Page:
If the Fourth of July had its own insect, it would be the firecracker red flameskimmer. It's so showy and eye-popping red that it almost looks patriotic. Or at least it should be flying over an Independence Day parade while a band plays "Yankee Doodle Dandy."
On a breezy day in the late spring, we can usually count on a flameskimmer or two entering our yard. Of course it helps if you have a pond and a pollinator garden and some bamboo stakes. They hover over our pond, turn the pollinator garden into their dining room, and perch on the stakes to eat their prey.
We managed to capture a few images of this one last weekend as it helicoptered from bamboo stake to bamboo stake. It "posed" against a shade-cloth fence, a pink background of Jupiter's beard, and with a little aperture changing, against a black background.
It stayed for a couple of hours.
More than enough to strike up a band to play "Yankee Doodle Dandy."
Sometimes the red flameskimmer dragonfly (Libellula saturata) will let you approach it.
Sometimes it's having a bad hair day or a bad predator/prey day or a just-leave-me-alone day and won't let you near it.
This one (below) let me approach it. "Hey," I told my new flame, "I'm not going to hurt you. I promise not to poke you, prod you or pin you. I just want to photograph you."
Of course it helps if you have:
- a fish pond or another body of water in your yard (check!)
- bamboo stakes to perch on (check!)
- a supermarket (aka pollinator garden) filled with bees, flies and other delicious insects (check!)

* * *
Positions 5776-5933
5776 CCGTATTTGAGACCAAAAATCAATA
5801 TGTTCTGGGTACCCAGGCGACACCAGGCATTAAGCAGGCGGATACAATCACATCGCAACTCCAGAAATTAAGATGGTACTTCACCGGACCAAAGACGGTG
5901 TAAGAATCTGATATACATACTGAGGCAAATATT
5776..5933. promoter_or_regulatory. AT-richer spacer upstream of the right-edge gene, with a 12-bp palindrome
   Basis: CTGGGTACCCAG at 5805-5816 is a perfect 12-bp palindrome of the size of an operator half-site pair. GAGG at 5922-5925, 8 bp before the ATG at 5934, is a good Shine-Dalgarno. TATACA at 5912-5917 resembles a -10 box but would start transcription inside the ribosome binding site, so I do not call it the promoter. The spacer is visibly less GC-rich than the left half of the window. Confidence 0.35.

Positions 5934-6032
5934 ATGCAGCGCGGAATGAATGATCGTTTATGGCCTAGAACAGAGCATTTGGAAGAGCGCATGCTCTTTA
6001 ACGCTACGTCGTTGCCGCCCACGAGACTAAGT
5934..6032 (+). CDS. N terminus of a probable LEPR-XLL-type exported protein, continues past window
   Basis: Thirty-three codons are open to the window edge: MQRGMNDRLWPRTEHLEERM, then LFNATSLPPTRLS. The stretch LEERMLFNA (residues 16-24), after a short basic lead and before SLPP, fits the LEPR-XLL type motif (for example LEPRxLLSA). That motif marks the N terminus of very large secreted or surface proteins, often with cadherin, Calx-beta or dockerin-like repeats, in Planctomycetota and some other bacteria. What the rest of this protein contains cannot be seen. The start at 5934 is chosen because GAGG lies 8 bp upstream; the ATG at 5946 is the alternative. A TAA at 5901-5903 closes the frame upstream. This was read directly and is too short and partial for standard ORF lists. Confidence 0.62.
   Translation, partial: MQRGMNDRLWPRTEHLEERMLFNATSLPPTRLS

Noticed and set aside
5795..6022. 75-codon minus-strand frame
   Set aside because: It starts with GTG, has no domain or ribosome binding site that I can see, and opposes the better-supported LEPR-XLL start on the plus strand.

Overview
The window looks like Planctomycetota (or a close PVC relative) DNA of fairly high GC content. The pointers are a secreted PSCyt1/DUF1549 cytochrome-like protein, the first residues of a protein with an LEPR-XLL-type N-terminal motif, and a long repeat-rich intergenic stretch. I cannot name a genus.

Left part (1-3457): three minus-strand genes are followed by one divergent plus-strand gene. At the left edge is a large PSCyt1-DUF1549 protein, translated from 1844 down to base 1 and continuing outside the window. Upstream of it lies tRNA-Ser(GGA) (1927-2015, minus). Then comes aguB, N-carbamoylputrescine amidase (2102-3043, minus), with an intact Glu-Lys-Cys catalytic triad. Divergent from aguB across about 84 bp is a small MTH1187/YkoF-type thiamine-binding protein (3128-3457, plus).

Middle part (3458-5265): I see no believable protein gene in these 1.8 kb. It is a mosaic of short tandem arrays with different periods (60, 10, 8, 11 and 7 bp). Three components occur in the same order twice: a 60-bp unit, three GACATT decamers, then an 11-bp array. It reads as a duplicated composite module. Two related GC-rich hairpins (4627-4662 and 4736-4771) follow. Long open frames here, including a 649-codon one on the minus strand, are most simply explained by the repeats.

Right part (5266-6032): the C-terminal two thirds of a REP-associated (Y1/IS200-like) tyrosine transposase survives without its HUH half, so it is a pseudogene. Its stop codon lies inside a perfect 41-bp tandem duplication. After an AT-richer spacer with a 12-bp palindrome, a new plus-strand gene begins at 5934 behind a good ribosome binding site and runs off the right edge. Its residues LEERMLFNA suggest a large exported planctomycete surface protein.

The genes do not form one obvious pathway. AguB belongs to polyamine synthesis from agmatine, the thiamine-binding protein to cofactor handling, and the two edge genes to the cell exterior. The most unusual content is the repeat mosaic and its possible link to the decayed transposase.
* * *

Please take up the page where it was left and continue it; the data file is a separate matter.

It also helps if you don't act like a predator. Don't go barging toward it as if you're going to take a selfie or charge toward it carrying a big stick (or tripod).
"When I was a kid, I used to call that dragonfly the 'Radio Antenna dragonfly' because when I was a kid, all cars had radio antenna and this dragonfly like to land on it," said Bohart Museum of Entomology associate and naturalist Greg Kareofelas, who takes incredible images of dragonflies, butterflies and other insects. (See his work on posters at the Bohart Museum, available for purchase.) "I now have a couple of sticks, in the back yard here (in Davis) and they function the same way and the dragonfly likes to perch on them."
Agreed! Every garden should have a few bamboo stakes drilled into the ground--perfect for perching.
You never know what you'll see in your pollinator garden.
That's why it's always a good idea to carry a camera with you, or you might miss a bit of drama. Not in drama queens, but in drama kings.
Take the case of the male flameskimmer dragonfly (Libellula saturata) perched on a bamboo stake in our yard on Memorial Day. The dragonfly is sunning himself, warming his flight muscles. Periodically he loops to grab an insect and return to his perch to eat it.
Whoa! What's this? A Gulf Fritillary butterfly (Agraulis vanillae)--probably a male searching for a female or a territorial male protecting his turf--is rapidly approaching. The flameskimmer isn't about to move. After all, there's a "dragon" in his name and hunting is his game. He holds his ground. Er, his perch.
The Gulf Frit moves closer and closer. Soon it's a red blur against stationary red.
Oops! Right color. Wrong species.